integrate their own supply chains to reduce redundant inventories and excess manufacturing capacities, thereby freeing cash for other investments.
Based on interviews conducted for this study and the experience of committee members, successful SMEs tend to:
choose customers carefully
react appropriately to salient events that can define success or failure
establish strategic alliances and partnerships with customers and suppliers
cater to customers' needs
focus on quality
treat employees as valuable assets
select and monitor appropriate metrics
document business and manufacturing processes
use the Internet for business communications and education
share information with supply chain partners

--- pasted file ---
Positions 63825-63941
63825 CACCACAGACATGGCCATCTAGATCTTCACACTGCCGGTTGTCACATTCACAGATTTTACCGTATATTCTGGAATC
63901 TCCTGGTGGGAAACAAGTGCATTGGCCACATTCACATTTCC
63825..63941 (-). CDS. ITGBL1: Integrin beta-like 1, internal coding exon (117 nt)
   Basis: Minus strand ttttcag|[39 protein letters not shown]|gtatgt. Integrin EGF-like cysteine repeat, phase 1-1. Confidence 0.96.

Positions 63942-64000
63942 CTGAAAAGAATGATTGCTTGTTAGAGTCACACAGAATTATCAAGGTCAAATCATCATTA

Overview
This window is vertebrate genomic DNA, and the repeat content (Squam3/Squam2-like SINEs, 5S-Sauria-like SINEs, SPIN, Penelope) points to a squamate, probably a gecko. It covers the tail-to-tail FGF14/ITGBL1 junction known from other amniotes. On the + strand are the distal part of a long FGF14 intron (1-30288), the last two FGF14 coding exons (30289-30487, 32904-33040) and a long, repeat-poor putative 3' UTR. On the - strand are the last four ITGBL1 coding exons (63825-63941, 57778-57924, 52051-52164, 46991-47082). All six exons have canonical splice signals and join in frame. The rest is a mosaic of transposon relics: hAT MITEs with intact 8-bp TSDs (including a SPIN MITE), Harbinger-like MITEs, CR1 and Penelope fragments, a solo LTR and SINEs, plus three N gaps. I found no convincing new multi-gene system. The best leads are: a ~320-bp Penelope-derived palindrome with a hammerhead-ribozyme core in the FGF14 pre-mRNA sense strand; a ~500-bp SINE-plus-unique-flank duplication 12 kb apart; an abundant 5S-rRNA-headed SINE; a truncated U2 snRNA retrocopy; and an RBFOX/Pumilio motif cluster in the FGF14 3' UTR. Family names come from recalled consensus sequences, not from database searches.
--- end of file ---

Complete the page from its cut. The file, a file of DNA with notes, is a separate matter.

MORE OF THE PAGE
Not-for-profit MEC/TRPs (manufacturing extension centers and technical resource providers), chartered specifically to provide advice and counsel to SMEs, can be found in virtually every city and region in the United States. Although these organizations are extremely helpful to SMEs, the committee found that not all of them are fully capable of helping SMEs compete successfully in a rapidly changing integrated supply chain environment, nor are they consistently proficient in providing guidance to SMEs attempting to integrate their own supply chains. Specifically, MEC/TRPs must develop a standard set of supply chain best practices for SMEs and implement uniform integrated supply chain support programs at all of their centers. These programs must be of uniformly high quality because supply chain integration typically involves multiple companies in scattered locations, and inconsistencies among local programs and levels of support can make integration efforts difficult. MEC/TRPs will require sufficient public and private funding so that they can focus their efforts, not on fund raising, but on this important new mission without detracting from other critical SME support operations.